It may be hard to believe now, but when Windows first launched it was an underdog in the industry. Twenty years later it is the default OS on nearly every PC shipped nationwide. Earlier this month Microsoft Chairman and CEO Bill Gates spoke with PC Magazine Editor-in-Chief Michael Miller to discuss what made Windows such a big success and what innovations to expect in future releases.

MM: What would you say was the most important decision you made that made Windows so successful?

BG: It is not as easy to recognize today that PCs didn't [always] have the power to do a graphical interface, so writing very clever code, and being will to wait a bit while the hardware grew into it was a big part of it.

Also developing these graphical applications was very different. People like PARC and Xerox never thought about getting a broad set of developers to write these modeless-type applications. So having the right toolset and the right evangelism behind Windows was very key.

Basically with Windows, we had the first decade, which was driving it to mainstream acceptance, and then a second decade, where it had become mainstream, so there was a lot of evolution and improvement but not this question of whether it was the right approach.

MM: When you first showed [Windows] to me as Interface Manager 22 years ago, did you believe it would become as ubiquitous as it did?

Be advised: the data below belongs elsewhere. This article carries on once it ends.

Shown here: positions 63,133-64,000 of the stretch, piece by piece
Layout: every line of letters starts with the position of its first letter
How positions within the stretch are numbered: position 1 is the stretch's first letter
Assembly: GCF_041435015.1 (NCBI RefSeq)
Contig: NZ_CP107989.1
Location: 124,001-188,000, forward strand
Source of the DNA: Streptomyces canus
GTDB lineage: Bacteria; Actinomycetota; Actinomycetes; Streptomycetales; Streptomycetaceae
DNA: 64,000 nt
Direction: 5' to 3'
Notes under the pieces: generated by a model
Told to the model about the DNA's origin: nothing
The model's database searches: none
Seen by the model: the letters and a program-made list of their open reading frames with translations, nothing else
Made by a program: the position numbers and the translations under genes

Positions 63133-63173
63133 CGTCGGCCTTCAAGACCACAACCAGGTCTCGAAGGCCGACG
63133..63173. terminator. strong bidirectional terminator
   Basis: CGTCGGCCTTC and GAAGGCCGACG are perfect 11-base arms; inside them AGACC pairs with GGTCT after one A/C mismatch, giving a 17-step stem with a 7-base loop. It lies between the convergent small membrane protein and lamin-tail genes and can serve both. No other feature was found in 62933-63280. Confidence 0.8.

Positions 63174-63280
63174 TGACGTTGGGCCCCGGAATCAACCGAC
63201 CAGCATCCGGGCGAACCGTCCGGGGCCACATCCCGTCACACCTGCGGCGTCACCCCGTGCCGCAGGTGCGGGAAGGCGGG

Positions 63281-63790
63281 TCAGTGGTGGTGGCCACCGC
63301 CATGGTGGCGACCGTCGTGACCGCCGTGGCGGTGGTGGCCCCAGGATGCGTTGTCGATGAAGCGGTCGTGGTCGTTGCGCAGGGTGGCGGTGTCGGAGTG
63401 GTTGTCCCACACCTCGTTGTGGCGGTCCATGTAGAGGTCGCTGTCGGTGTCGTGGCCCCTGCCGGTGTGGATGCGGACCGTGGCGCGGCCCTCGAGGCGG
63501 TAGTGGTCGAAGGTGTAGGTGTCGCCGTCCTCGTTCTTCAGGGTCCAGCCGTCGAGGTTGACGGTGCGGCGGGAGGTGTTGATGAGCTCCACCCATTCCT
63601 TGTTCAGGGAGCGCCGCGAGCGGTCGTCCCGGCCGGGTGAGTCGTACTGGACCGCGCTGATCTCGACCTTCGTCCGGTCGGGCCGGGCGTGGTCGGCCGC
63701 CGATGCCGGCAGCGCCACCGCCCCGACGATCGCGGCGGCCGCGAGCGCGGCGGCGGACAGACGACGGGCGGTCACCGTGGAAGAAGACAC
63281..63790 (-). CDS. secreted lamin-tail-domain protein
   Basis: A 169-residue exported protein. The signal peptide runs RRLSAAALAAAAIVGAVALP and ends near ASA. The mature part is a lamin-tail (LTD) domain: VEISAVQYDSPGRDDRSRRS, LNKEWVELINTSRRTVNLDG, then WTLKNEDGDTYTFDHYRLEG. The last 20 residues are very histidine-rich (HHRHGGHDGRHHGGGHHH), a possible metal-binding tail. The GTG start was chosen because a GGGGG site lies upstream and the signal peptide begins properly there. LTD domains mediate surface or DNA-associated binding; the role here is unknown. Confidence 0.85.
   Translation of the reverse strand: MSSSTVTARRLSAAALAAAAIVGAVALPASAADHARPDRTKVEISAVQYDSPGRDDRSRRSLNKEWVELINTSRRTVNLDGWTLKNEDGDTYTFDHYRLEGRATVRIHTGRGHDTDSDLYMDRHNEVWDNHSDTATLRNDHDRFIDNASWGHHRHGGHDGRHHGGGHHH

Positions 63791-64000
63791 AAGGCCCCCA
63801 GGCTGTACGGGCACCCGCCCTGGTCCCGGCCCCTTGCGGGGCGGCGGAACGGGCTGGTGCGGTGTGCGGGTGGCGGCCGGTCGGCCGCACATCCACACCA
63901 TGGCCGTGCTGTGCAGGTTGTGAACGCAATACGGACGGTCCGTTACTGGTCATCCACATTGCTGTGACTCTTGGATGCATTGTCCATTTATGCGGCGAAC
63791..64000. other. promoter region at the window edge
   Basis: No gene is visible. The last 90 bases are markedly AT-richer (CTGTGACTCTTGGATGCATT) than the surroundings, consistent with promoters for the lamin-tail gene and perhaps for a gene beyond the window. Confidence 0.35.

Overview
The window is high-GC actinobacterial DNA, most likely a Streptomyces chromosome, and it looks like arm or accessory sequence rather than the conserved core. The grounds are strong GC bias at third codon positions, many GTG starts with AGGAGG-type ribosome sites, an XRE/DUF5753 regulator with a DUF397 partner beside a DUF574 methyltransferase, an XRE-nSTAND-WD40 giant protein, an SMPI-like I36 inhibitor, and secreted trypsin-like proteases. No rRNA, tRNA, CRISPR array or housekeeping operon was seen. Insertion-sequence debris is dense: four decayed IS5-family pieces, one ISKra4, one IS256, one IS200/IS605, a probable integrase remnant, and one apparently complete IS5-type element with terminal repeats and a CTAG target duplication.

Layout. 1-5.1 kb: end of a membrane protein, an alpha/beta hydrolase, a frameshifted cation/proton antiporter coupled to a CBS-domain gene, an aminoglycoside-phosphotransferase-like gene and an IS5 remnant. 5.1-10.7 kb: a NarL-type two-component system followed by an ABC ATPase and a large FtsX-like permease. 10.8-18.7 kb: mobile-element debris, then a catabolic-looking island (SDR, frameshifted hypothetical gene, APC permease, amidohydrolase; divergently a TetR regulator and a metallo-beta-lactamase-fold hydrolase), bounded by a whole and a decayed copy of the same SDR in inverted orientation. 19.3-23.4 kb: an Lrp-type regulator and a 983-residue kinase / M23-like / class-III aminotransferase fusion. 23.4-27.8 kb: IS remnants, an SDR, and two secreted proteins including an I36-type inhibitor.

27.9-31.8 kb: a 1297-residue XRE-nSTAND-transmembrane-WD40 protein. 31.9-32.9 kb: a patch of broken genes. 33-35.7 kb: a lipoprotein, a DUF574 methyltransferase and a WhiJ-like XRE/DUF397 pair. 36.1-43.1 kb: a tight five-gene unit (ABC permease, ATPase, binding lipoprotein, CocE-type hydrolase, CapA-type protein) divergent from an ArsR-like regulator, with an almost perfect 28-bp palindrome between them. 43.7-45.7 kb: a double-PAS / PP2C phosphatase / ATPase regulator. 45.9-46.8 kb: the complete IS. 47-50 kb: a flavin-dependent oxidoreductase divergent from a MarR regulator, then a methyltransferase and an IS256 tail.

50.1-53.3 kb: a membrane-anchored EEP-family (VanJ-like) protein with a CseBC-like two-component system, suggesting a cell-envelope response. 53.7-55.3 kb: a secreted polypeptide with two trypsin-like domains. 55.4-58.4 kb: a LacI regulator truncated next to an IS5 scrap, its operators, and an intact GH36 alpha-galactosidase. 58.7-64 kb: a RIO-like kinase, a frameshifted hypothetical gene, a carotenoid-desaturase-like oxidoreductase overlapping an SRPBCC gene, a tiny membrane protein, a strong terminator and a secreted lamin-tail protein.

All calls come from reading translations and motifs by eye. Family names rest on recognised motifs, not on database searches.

BG: We weren't kidding that we bet the entire company on it. The strange thing was we were a much smaller company at the time. We were competing to establish this platform with companies larger than ourselves.

One famous episode was that after we'd seen [Lotus] 1-2-3 for the first time there was a question of whether to chase 1-2-3 and try to make a better product in character mode, which internally was code-named Odyssey, or, because it was so good, should we risk of putting our energy into a graphical spreadsheet. That was hotly debated from both sides, and I chose to bet on the graphical interface. This, of course, became Excel.

MM: You came out with a lot more DOS programs at that point. Word shipped for DOS, but it didn't ship for Windows until seven years later.

BG: But we were working on it, believe me.

MM: In those early days, from 1983 to 1990, there weren't that many users of Windows.

BG: That's for sure. It was a tough sell, boy!

MM: Then in 1990, Word came out, Windows 3.0 came out. Was that a vindication of the strategy? At that point do you say "Yes, this really works"?

BG: The funny thing about controversy in the computer industry is there's a period when things are controversial, and then a period when they are obvious. You never get your moment where people say "Oh you were right." It went from "Windows is a joke, who needs it, it's slow" to "Well, of course we're using Windows, are you kidding me, let's move on to the next topic." I'm not sure we achieved ultimate mainstream until the shipment of Windows 95

MM: Let's talk about OS/2. Clearly that was controversial. In 1986 you do your deal with IBM, and you announce it in 1987, along with the PS/2.

BG: This was super controversial, because IBM was a partner originally on OS/2, so their view was they wanted OS2 for everything or as much as possible, whereas we were establishing Windows on our own.

We were very concerned about being in a joint venture with what I called the "high cost producer" – that is the company whose code was the largest and that used the most developers to get something done. It sounds really rude, and all that, but in terms of the team they had on OS/2 at the time, it was an awkward partnership because of the difference in the software development teams.